You have to look to your own strengths and weaknesses and what you enjoy to consider how you can fit in, contribute, and benefit from the DB2 community.

Bad Reasons to Blog

You want something easy to do.
You want to make some money on the side (you’re not likely to make much).
You want to talk about how awesome you are.
You want to talk about how awesome your company or your company’s product is.

The Nuts and Bolts

But how do you get started? I started with a free blog at When I was ready to commit to weekly blogging, I moved to a self-hosted solution with a cheap hosting provider, and that’s been great. It was easy to move from free to self-hosted stuff. I make about enough from google ads to pay my hosting fees. But there’s no need to start out at that level – is really pretty awesome – you can even have your own domain name for a small fee.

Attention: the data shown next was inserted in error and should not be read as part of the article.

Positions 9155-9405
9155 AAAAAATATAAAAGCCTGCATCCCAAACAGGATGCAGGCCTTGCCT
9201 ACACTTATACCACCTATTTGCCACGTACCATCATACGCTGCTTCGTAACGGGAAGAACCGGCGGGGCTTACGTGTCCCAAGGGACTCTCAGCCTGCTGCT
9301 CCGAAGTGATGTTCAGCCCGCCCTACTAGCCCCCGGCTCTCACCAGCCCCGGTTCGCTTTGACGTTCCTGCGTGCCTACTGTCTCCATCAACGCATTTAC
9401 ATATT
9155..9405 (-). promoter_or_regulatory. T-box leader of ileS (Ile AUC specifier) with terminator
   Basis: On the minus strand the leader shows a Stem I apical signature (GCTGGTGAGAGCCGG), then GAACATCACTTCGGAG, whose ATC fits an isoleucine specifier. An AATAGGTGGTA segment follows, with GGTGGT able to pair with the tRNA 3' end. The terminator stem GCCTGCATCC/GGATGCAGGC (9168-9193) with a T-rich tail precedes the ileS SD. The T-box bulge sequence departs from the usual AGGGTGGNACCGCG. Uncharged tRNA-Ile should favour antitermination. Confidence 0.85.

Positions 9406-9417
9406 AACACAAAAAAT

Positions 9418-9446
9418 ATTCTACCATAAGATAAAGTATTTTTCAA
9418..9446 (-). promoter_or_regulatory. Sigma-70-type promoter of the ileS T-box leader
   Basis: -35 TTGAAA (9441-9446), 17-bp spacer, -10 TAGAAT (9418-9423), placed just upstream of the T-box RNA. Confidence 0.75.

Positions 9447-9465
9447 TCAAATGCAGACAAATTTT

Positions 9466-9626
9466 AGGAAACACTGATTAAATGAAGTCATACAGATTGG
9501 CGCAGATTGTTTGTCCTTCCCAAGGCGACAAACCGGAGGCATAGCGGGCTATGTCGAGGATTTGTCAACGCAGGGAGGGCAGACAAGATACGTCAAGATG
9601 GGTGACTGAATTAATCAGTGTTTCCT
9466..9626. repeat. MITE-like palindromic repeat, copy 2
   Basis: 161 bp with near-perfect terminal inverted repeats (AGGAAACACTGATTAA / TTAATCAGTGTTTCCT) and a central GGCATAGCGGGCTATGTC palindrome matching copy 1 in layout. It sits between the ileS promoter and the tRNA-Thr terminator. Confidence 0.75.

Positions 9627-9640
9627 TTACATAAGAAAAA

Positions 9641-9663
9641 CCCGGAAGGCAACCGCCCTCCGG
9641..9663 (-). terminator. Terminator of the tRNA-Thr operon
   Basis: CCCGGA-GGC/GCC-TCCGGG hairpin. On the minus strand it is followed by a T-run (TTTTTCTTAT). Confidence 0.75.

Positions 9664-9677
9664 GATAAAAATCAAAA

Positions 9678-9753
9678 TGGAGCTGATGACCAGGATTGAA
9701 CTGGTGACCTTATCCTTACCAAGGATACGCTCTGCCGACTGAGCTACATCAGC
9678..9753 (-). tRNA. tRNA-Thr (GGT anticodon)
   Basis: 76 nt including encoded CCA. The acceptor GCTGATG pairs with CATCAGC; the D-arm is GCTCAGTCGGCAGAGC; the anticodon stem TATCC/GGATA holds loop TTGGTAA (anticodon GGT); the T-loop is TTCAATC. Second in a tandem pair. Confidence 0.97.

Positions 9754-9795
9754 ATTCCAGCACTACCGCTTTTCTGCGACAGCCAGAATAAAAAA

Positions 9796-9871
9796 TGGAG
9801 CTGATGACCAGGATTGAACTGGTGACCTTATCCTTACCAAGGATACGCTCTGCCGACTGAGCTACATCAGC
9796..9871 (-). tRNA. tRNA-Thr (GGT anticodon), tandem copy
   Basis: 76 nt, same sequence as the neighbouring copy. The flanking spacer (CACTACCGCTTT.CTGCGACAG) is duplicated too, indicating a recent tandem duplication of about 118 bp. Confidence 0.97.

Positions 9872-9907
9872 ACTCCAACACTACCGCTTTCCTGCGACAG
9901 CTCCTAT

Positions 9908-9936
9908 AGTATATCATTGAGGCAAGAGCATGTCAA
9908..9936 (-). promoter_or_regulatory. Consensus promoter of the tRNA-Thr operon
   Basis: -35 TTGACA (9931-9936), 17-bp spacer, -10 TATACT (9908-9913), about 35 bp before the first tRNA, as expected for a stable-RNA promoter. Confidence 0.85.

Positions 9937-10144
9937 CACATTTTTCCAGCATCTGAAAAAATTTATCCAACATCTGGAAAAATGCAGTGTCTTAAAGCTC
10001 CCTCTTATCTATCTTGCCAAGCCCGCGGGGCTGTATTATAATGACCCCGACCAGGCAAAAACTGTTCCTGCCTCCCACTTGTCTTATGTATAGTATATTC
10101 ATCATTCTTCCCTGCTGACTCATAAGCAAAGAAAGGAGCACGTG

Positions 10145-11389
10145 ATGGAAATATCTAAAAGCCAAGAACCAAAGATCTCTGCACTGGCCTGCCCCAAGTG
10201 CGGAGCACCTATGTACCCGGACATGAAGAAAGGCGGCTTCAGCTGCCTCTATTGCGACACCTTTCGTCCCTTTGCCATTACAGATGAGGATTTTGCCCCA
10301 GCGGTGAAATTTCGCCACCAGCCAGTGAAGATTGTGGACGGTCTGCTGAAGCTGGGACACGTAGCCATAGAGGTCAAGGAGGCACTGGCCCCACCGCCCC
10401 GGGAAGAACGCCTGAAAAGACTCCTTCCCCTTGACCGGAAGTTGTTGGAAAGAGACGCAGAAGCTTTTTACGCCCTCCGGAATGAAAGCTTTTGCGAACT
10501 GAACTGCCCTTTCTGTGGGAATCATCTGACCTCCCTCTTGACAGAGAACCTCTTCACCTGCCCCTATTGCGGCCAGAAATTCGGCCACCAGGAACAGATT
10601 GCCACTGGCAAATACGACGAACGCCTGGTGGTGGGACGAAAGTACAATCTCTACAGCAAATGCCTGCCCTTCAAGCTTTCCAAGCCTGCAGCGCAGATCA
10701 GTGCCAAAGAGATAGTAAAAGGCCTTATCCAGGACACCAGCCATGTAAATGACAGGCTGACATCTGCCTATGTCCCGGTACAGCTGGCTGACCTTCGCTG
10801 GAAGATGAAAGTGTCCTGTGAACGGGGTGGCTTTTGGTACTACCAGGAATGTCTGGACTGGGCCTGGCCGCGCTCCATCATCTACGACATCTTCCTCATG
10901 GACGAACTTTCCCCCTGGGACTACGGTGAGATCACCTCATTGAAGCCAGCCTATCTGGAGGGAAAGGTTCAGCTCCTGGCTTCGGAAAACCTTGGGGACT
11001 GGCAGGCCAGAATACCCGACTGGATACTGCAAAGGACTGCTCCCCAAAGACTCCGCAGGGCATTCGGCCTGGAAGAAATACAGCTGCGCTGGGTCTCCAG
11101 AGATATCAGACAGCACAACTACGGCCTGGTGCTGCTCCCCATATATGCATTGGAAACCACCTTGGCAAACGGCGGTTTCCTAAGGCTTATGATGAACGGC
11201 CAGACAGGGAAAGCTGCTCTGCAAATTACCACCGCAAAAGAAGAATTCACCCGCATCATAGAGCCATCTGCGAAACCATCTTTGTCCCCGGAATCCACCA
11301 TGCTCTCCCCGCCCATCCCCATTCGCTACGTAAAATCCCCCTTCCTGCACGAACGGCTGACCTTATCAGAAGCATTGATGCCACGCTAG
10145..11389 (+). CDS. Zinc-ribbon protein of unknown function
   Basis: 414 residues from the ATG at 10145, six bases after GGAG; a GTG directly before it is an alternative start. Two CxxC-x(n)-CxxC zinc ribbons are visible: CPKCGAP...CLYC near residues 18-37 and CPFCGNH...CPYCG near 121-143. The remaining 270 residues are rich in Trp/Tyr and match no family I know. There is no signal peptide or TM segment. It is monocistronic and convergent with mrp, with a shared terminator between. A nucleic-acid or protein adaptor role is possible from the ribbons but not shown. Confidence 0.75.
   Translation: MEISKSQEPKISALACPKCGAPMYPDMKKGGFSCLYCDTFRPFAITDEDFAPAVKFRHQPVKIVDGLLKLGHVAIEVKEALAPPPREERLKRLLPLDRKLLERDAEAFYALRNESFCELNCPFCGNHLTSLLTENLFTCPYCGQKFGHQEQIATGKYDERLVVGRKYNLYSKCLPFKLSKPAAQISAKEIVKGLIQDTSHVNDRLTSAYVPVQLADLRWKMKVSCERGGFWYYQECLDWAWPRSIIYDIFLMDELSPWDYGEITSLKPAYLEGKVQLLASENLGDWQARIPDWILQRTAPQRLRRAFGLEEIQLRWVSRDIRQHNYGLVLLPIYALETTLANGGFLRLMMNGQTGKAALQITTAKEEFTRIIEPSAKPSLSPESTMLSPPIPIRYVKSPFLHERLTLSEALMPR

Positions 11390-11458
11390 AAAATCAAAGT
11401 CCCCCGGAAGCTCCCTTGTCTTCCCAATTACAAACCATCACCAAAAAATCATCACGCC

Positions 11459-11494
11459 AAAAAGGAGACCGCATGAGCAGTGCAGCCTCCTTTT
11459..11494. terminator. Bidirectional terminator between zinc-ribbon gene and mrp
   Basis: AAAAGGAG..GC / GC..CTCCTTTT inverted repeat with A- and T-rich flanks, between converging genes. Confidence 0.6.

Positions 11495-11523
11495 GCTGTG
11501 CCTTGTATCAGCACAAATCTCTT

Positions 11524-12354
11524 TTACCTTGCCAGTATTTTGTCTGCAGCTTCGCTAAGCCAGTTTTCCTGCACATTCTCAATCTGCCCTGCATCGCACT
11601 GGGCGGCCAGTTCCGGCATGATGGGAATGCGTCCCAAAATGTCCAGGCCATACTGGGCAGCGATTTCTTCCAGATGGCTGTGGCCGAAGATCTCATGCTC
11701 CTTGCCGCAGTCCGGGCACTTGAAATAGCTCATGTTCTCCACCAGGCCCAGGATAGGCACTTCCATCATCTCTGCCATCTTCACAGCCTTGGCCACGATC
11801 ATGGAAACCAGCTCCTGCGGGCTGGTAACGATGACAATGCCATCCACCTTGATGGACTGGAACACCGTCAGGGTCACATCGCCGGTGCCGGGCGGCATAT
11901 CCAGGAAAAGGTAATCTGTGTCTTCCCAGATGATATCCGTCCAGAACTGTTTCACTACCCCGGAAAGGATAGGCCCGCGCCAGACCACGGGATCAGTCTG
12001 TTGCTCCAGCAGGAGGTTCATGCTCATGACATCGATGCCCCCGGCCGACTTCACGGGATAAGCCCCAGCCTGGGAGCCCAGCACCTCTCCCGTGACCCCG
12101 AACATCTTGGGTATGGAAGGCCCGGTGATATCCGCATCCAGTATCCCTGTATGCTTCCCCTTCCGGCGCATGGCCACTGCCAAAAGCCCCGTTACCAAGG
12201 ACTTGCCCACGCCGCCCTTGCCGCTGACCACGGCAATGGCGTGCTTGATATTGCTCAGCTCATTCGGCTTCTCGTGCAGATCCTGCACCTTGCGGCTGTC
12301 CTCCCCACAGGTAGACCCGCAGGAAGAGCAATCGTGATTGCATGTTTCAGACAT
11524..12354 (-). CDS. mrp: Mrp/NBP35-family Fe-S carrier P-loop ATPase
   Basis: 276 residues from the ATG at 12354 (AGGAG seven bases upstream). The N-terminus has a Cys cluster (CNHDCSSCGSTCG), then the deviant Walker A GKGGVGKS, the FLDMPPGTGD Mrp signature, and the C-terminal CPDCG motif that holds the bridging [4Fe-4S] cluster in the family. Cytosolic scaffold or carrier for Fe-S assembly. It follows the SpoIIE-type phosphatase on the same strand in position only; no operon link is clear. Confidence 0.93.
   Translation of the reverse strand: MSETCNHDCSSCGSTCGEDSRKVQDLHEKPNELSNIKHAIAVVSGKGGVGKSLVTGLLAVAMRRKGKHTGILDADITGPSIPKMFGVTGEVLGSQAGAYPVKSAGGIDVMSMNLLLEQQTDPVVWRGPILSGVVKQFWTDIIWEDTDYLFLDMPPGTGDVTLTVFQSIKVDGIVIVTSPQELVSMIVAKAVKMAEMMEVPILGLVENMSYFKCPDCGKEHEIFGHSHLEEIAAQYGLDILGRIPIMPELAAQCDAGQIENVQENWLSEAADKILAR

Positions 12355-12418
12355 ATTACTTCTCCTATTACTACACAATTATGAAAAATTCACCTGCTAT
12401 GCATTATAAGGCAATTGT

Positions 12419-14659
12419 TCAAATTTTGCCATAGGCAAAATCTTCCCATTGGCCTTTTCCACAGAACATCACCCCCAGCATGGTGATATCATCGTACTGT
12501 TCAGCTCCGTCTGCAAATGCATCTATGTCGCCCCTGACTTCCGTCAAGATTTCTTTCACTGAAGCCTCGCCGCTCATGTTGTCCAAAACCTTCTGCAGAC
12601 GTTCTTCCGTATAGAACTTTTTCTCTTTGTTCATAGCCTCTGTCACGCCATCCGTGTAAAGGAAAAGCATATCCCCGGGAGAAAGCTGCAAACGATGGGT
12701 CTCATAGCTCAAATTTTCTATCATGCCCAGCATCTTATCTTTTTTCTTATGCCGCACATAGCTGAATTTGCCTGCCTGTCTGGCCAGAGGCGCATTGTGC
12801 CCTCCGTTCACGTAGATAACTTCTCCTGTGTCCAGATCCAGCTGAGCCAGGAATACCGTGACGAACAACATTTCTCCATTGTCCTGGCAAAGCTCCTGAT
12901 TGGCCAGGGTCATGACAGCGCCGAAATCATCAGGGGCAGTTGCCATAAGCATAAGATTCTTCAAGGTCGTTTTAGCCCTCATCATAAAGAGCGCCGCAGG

If you’re going to start blogging, there’s a short book that is an absolute must read. Technical Blogging by Antonio Cangiano. It is simply excellent for helping you ask the right questions and figure out what you’re doing.

Content is King and consistency is queen is now my mantra. “Content is King” for me means that if I write great stuff that people need, the rest of it will come(I hear the voice from “Field of Dreams” whispering “If you build it, they will come”). Content is the priority over design or anything else. Second only to content is consistency. If I’m going to write weekly, then I need to do that consistently. If it’s only monthly, then that’s fine, but it, too, should be consistent so that readers know what to expect.